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Liza could tell right away that Molly’s smile was fake—and not fake in that courageous way that tired moms of young children sometimes muster a grin, either. That, Liza would have understood, even empathized with. This was that ultra-polite, too-bright sort of smile-on-cue reserved for less than welcome social situations—the corners of her mouth pulled up too stiffly and the rest of her face forgot to match the purported emotion behind it. Liza squinted into the flat-screen of her laptop, hoping maybe it was just the awkward angle of the webcam or the dim light in Molly’s living room, where her friend sat in a halo of yellow lamplight on a ridiculously suburban-looking plaid sectional a few hundred miles away. But no. Liza could read Molly’s face with the indisputable clarity that came with years—most of a lifetime, really—of familiarity, even as she numbly lifted her own hand in a halfhearted wave.
“We finally did it!” Molly said in a tone that matched her cringe-worthy smile. “Girls’ night.”
After a long stretch of “We should really…” and “Maybe after the kids are in bed?” and other overtures they both tried to pretend were not empty, one of them had at last called the other’s bluff, and here they were: set to catch up with more than an offhand text—their first real chat in who knows how long.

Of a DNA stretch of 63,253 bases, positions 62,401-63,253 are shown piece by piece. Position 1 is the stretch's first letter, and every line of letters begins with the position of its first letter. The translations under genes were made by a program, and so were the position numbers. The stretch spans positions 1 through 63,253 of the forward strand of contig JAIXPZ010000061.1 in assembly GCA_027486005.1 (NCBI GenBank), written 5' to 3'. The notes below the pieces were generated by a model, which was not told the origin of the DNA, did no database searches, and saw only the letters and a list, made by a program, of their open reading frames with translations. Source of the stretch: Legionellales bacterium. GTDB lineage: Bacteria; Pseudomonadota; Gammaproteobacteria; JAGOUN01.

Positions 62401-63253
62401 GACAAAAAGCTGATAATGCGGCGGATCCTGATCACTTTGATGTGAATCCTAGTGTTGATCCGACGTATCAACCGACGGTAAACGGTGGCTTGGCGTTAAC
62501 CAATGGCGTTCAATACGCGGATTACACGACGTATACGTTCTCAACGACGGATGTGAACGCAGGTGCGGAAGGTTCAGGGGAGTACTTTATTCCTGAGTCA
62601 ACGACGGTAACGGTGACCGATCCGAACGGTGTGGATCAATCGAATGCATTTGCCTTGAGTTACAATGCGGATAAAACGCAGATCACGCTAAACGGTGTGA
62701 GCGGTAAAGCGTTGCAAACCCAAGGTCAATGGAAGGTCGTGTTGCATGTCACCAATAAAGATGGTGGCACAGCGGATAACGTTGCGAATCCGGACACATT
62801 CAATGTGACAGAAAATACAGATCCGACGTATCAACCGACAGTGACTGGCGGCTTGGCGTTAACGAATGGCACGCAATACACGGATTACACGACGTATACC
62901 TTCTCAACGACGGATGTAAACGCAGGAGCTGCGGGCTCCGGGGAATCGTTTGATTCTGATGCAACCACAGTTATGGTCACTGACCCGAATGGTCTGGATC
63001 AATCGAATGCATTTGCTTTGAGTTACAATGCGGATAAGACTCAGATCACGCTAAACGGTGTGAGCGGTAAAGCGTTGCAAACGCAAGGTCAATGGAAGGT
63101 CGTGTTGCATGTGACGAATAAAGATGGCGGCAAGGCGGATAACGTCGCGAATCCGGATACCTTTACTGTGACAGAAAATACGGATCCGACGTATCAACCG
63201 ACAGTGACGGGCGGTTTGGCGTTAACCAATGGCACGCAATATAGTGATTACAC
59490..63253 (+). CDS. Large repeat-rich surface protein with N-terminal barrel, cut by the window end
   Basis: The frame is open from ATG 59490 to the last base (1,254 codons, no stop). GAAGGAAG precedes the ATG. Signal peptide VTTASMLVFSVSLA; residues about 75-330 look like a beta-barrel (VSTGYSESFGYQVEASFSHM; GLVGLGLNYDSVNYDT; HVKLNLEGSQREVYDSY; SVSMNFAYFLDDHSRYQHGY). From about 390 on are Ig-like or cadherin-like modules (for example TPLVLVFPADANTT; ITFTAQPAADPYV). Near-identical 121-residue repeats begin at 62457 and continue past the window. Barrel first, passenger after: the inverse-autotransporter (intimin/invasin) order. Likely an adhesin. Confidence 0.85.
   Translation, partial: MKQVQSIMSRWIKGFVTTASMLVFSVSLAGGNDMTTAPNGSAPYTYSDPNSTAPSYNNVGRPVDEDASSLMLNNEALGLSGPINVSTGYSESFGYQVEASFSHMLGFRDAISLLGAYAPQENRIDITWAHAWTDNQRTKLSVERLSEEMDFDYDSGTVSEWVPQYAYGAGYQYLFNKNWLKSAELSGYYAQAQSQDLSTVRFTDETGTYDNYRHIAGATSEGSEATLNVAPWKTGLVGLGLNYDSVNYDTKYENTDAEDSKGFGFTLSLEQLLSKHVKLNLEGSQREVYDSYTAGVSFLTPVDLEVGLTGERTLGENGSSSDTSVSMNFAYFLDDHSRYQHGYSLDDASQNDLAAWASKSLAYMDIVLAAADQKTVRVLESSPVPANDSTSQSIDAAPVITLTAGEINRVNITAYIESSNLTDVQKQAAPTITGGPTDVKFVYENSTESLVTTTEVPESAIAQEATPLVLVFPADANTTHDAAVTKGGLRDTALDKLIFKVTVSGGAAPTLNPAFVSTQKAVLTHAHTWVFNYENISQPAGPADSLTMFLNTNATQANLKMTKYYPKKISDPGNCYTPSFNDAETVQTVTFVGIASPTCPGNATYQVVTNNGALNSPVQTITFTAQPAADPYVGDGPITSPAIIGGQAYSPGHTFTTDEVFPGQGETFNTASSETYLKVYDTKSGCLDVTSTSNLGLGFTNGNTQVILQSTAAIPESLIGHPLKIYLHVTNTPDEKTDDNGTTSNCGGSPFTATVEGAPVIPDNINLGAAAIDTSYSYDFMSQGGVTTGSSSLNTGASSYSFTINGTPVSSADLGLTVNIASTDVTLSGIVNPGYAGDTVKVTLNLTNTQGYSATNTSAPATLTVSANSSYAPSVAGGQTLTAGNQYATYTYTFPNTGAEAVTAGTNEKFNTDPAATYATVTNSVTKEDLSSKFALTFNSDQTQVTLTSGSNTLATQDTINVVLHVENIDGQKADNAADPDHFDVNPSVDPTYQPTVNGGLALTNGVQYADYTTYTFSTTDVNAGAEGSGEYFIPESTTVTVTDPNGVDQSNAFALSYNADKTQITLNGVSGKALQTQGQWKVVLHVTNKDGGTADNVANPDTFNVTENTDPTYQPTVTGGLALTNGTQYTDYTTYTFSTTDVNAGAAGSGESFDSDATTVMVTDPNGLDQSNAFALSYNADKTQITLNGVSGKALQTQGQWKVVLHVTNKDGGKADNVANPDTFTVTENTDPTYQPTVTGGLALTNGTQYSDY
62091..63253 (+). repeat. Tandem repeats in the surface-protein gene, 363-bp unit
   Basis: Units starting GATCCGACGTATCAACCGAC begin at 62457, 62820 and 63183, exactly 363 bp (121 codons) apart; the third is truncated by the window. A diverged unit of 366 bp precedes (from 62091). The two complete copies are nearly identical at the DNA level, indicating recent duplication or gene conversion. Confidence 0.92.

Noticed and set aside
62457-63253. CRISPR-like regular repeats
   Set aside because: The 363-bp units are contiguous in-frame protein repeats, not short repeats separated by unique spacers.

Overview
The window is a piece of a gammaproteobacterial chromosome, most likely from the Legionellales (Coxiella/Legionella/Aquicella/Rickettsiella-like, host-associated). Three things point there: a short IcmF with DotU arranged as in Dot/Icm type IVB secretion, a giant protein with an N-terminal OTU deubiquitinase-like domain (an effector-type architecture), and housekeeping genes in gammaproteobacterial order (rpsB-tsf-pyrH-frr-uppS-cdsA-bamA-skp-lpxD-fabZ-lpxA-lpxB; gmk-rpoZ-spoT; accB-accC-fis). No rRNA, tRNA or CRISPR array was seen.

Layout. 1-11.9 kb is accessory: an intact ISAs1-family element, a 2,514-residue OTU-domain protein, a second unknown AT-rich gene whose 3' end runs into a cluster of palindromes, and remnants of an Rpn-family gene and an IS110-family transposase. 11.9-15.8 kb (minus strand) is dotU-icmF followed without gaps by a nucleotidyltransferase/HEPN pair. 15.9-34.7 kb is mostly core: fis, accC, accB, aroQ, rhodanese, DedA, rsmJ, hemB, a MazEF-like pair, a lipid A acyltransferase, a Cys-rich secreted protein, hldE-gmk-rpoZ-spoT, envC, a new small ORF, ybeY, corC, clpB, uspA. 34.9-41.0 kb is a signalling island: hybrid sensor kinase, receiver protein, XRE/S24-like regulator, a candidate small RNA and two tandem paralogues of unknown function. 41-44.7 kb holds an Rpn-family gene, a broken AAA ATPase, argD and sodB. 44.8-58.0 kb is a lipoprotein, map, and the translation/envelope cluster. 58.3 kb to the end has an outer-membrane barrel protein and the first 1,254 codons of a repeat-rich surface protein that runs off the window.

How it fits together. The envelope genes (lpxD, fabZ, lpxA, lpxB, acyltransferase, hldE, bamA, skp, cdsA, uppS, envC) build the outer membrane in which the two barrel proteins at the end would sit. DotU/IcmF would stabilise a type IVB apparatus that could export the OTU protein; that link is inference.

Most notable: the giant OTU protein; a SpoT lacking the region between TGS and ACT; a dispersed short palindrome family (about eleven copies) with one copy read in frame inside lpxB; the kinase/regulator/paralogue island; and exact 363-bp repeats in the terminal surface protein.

Well, Liza knew how long. But she wouldn’t admit to keeping score.
“Girls’ night,” Liza agreed. She was already wondering, and simultaneously chastising herself for wondering, why they’d bothered—and not just because girls’ night was no rarity for her, though she was usually the only one taking part. She missed Molly. Really. She did.
It was just that the woman currently lifting her glass of red wine in a virtual “cheers” was not the Molly she missed. The image on Liza’s monitor was Molly 2.0—the version you eventually have no choice but to upgrade to but then can’t figure out how to navigate.
“Tell me everything,” Molly said with a mischievous shimmy of her shoulders. There. There she was. The old version, just for an instant. “Start with the Canadian.”
Liza took a long sip of her own wine, then tipped her glass toward her friend’s in the air. “No can do on the Canadian. He was deported.”
“Long story. But,” she said gently, “not one worth telling. That was like three guys ago.”
“Girl, you work fast!” Molly’s eyes lit up. Liza knew the drill—that her married friends liked to live vicariously through her dating escapades. It wasn’t their fault; she’d painted them into the role by having so many story-worthy nights in the first place, and by embellishing her retellings with such gusto. Being the lone scout out on the hunt, sending missives to her fellow soldiers at the base camp, had been fun for a while—a long while. But she’d grown tired of giving the play by play.
Which was when she’d realized she was tired of living the play by play.